Pandora Bangle Charms ebuypandora
NEWS > Vaulting
Posted by Christine Armishaw on 20/11/2019.
Team equals family for this hard-working vaulting squad
Samuel Noakes

Hunter Valley Team 2019 National Vaulting Squad Champions

Recently we caught up with Sharna Kirkham, coach of the Hunter Valley Vaulting Team.

This team, who were the 2019 National Squad Champions is made up of six vaulters, Eloise Tate (19), vaulting for seven years, Lydia George (16), vaulting for six years, Poppy Loveland (16), vaulting for ten years and Zoe Caddis (16), vaulting for three years, along with Assistant Coach and Lunger, Martine Fogg (24), vaulting for 13 years and Assistant Coach and Lunger Sabine Osmotherly (22), vaulting for 12 years.

Each member has joined the sport in different ways. Some attended a clinic, some were riders first, others got into vaulting by word of mouth and another continued vaulting in Australia when she moved over from Wales.

The six vaulters on the squad train three times a week. They work exceptionally hard and juggle uni, school, jobs and life very well.

These girls practise to perfect every detail

“As their coach, I have truly enjoyed being part of their journey as they push themselves further and further each session. True teamwork and commitment is needed to achieve what we have done this year,” says Sharna.

At Nationals, the Hunter Valley Vaulting Team was also named Barrel Squad Champions, receiving perfect 10s for their performance. Achieved through “a lot of hard work and training,” shares Sharna.

“Our amazing horse worked so hard, giving the girls confidence to push the boundaries and evolve into a real team unit of creative beauty. 2019 has us finishing as State and National Squad Champions and we can’t wait for the 2020 Vaulting season to begin. Watch this space,” tells Sharna proudly.

Working towards the recently acquired National Championship title has taken time, determination and dedication.

“In many ways, we have been working towards the National Squad title since we evolved this canter team in 2016. We have learnt a lot along the way about how to go about achieving our goals and careful planning and commitment,” explains coach Sharna.

In the sport of Vaulting, vaulters can compete individually, in pairs (pas de deux) or in teams of six. It is up to each team member to plan for their own future and goals. Points of consideration are the vaulting horse’s workload and education, along with a vaulter’s current level and training availability.

Sharna does other classes as well, but the collective focus this year was to progress the squad unit into “something special”.

Like all equestrian disciplines, when it comes to finding the perfect vaulting horse, there are many key factors to consider. Obviously what level and class they are to be used for, whether it is individual, pas de deux or teams is important, however, the key factor is a friendly, patient and trainable temperament. They must be happy to be around a lot of people and get lots of attention.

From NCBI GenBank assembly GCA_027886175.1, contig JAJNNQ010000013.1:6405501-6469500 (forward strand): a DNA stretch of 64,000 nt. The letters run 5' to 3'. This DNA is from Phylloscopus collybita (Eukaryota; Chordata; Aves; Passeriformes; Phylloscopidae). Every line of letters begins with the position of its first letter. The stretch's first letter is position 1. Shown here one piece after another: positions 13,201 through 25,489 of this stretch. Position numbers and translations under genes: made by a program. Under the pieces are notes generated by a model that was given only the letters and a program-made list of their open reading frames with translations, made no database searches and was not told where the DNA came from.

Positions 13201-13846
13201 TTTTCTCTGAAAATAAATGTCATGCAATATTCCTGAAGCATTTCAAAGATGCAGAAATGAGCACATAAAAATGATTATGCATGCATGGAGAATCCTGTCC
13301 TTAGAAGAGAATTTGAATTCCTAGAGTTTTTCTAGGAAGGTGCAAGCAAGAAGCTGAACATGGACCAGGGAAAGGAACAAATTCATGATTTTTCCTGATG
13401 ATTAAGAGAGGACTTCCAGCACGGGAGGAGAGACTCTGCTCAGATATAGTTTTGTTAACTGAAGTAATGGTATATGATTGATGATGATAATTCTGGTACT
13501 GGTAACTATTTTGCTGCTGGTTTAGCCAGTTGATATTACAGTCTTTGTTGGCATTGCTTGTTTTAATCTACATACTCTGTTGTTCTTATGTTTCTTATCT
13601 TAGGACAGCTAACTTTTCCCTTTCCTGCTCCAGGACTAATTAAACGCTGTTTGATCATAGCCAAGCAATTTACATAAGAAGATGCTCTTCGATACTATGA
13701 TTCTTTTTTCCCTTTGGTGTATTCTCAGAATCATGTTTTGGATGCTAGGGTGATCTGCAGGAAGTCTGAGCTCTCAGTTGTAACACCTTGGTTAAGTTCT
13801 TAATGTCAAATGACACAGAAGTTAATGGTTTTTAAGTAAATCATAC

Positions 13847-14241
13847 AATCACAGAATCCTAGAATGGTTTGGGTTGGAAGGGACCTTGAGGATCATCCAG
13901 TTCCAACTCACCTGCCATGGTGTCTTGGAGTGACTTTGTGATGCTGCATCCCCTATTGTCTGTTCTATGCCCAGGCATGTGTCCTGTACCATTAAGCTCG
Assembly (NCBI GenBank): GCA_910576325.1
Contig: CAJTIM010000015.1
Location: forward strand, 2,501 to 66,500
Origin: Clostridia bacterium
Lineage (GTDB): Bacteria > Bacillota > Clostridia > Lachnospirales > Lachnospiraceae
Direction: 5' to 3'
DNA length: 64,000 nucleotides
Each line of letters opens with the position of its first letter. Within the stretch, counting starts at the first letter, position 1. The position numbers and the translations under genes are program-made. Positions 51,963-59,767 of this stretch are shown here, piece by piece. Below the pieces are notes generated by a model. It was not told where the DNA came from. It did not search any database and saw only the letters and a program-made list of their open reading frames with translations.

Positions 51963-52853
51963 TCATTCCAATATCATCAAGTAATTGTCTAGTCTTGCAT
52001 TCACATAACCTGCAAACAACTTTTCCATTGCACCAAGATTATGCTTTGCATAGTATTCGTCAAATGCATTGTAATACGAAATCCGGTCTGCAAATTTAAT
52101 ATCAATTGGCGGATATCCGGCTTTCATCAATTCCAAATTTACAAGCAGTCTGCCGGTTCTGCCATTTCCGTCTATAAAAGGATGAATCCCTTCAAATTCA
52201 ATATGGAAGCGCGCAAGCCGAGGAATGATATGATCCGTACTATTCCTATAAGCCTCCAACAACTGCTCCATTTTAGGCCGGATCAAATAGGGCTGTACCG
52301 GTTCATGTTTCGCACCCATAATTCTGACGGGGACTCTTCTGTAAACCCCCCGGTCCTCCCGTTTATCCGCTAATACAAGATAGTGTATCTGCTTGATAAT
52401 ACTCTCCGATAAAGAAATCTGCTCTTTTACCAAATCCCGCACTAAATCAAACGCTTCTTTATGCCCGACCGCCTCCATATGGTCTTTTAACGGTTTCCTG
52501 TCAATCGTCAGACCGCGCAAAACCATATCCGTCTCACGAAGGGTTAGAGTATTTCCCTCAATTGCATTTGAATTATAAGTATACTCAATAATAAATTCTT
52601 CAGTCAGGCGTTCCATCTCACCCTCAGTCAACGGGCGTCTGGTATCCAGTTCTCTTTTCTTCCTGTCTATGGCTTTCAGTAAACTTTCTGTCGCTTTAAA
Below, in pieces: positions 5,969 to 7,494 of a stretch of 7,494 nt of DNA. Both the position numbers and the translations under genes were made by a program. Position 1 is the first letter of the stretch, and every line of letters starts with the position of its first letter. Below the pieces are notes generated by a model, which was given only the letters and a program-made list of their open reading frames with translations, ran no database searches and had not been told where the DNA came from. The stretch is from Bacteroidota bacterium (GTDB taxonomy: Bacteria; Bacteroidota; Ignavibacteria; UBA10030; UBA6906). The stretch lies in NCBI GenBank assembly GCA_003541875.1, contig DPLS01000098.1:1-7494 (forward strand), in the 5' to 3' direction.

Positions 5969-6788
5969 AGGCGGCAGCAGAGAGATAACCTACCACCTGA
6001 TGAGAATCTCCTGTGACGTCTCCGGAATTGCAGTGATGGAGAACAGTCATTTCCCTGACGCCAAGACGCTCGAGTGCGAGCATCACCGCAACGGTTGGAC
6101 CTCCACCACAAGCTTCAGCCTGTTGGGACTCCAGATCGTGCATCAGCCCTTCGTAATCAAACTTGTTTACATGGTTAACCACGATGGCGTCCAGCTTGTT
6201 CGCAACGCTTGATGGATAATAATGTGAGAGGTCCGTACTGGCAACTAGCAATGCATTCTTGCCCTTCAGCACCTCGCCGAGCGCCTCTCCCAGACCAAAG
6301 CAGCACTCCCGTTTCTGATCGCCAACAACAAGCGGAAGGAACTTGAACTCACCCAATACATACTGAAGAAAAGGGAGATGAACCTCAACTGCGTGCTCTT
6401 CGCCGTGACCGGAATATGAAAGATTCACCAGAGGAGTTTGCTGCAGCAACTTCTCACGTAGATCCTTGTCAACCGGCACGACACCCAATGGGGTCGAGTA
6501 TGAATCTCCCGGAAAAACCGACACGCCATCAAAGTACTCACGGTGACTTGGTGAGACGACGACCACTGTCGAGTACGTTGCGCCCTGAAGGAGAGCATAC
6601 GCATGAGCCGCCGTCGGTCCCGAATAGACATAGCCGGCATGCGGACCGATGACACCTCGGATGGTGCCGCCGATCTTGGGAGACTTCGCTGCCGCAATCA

Sharna is quite specific on the point that with a vaulting horse. “There is no deadline for when they're ready. They evolve like the vaulters - in their own time”.

On the horse the squad currently uses, Sharna tells, “We were looking for something big, solid and athletic, because they have to be strong and balanced enough to maintain a canter with three vaulters moving on top. Our squad horse, Cruise, is a 17.3h Irish Sporthorse who looks like a wine barrel on legs, he is amazing!”

When it comes to competition, in the initial stages of an event, all vaulters have to perform six to eight ‘compulsories’, which are set moves based on the vaulting level, from which vaulters are graded into categories for advancement.

After compulsories, vaulters then move on to being able to perform the highlight, which is their freestyle.

The length of a freestyle varies, depending on the type of competition. Individuals have a one minute freestyle, Pas de Deux has two minutes and a Squad has 4 minutes. The freestyle is choreographed based on the vaulters’ skills and the horse’s development.

The team, with much-loved Cruise, work together to highlight their individual strengths for maximum overall team impact

“It [the freestyle] should highlight each individuals’ strengths and be something that is creatively original. We had to wait for Cruise's fitness to develop before we introduced him to our more complex moves,” explains Sharna.

When planning a winning freestyle, areas to consider are artistic, technique, performance, static and dynamic moves and music interpretation.

“I say to my vaulters their goal is to turn heads. Make someone walking past their performance do a double-take and want to see more. Stand out,” describes Sharna.

Looking forward, the Squad are continuing to work hard and are aiming towards some bigger international CVI's in the future.

“These Hunter Valley girls are pretty special,” says Sharna, who has been a part of this amazing sport for 25 years as a vaulter, lunger and coach.

“[Vaulting is] a challenging, exciting and huge part of my life that is ignited purely by my passion for horses and a beautiful and harmonious relationship of vaulters, coach and horses.”

If you’ve ever considered vaulting, Sharna’s best piece of advice is, “If you get a chance, try it. No one starts off at high level. One of my best vaulters was terrified to even let go without holding my hand as I walked next to her. My vaulters don't peak too early and it's important they understand my philosophy of that if it's not fun, you shouldn't be doing it! Sport should be an enjoyable challenge!”

Other Top News
STATE BRANCHES